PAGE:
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Professionalism in Academia: It Goes Both Ways

March 21, 2016

I read this piece—“Why are Some Academics So Unprofessional?”—in the Chronicle of Higher Education with great interest.

My interest stems from an opposite concern: the unprofessionalism of some students. My interest arose during a period when I advised pre-health professional and medical students. Altogether I spent nearly five years, between two positions, advising those classes of students. The topic mattered to students and educators because of the premium placed on professionalism in the health professions overall.

On the article, nearly every piece of remedial advice in it could apply to students in all fields, as well as academics across the board:

  1. Respond in Kind
  2. Follow Through
  3. Be There
  4. Speak Temperately
  5. Follow the Golden Rule

Thinking longitudinally, I have observed, after 20 years in academia beyond my undergraduate years, that academics and professors often complain the loudest about immature and unprofessional behavior among undergraduates. Based on the Chronicle piece and that same 20 years of experience cited above, it’s clear to me that academics are not exemplars for the behaviors they desire. And students notice.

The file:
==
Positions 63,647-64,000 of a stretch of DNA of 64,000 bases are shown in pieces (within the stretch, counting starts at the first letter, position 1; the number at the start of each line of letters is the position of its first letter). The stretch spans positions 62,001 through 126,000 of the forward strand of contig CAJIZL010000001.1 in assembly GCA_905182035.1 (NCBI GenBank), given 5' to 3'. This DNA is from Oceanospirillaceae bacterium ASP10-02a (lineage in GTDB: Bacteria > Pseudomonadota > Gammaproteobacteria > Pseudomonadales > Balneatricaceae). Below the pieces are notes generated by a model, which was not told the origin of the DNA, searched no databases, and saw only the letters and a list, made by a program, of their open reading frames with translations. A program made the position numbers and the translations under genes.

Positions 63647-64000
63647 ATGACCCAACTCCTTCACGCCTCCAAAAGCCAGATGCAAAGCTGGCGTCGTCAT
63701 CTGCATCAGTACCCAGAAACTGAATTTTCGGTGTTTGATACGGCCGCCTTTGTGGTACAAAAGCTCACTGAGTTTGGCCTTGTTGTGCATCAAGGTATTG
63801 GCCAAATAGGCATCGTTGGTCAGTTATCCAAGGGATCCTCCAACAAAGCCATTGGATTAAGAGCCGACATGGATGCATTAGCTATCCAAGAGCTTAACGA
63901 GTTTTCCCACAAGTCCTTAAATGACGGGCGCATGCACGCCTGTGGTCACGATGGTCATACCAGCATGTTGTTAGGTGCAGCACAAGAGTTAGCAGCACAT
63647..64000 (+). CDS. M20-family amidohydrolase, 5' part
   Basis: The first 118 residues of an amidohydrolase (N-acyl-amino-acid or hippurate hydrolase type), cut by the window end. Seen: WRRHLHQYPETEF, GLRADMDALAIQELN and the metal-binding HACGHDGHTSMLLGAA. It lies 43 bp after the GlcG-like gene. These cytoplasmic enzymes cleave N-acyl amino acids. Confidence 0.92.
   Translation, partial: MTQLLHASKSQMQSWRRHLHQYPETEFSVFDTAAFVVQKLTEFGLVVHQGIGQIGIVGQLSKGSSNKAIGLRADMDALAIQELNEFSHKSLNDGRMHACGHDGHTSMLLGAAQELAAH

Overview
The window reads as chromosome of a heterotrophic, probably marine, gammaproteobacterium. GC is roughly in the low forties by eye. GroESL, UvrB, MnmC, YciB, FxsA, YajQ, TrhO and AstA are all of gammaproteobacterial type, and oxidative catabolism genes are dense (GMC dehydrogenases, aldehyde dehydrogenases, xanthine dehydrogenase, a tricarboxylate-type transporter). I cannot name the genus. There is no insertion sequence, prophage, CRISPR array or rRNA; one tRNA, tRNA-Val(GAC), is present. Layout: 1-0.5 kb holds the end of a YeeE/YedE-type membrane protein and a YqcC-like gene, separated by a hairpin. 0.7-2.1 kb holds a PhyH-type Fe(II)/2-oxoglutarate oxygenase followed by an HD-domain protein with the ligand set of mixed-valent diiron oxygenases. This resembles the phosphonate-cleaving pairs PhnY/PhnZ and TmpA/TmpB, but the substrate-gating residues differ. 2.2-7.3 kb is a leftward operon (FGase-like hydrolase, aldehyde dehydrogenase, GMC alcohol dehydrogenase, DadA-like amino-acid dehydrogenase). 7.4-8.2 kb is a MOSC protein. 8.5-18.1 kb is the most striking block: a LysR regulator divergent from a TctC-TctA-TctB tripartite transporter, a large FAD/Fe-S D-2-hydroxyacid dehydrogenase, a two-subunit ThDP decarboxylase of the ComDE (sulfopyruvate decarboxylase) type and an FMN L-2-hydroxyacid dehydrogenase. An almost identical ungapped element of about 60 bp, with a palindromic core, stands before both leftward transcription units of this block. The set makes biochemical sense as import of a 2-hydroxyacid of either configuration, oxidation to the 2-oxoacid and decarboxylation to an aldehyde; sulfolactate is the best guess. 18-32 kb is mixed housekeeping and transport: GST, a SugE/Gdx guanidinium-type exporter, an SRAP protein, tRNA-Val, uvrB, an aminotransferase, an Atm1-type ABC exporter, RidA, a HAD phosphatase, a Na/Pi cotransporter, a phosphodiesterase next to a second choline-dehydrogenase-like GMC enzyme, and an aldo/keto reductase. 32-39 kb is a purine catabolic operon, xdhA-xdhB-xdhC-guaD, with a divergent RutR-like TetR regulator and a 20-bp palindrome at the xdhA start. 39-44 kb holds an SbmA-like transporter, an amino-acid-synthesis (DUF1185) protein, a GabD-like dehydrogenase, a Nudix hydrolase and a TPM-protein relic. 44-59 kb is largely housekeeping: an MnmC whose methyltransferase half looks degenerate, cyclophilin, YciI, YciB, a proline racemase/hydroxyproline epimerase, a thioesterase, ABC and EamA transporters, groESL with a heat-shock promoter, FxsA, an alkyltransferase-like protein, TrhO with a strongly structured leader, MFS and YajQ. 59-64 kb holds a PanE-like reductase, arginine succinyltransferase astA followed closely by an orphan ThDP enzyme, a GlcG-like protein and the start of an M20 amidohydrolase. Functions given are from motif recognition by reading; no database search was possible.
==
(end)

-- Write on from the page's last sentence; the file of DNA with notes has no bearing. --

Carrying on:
I have become convinced that professionalism programs should be required for all students, faculty, and staff. Undergraduates should be taught professionalism in their first two years of coursework. Graduate students, whether in masters or doctoral programs, should receive refreshers in their first year of study. New staff members are very often evaluated on professionalism criteria. And new faculty members should be both trained and evaluated on professionalism for contract renewal. On the last, there has to be a way to thread the needles of civility, academic freedom, and professionalism—and the subjectivities related to all three—in relation to obtaining permanent positions in academia.

What say you? A good idea? A bad idea? Should the five pieces of advice above be revised or expanded upon?

Whatever your answers to those questions, we can’t expect more of students if faculty and staff don’t expect more of themselves. – TL

 

 

 

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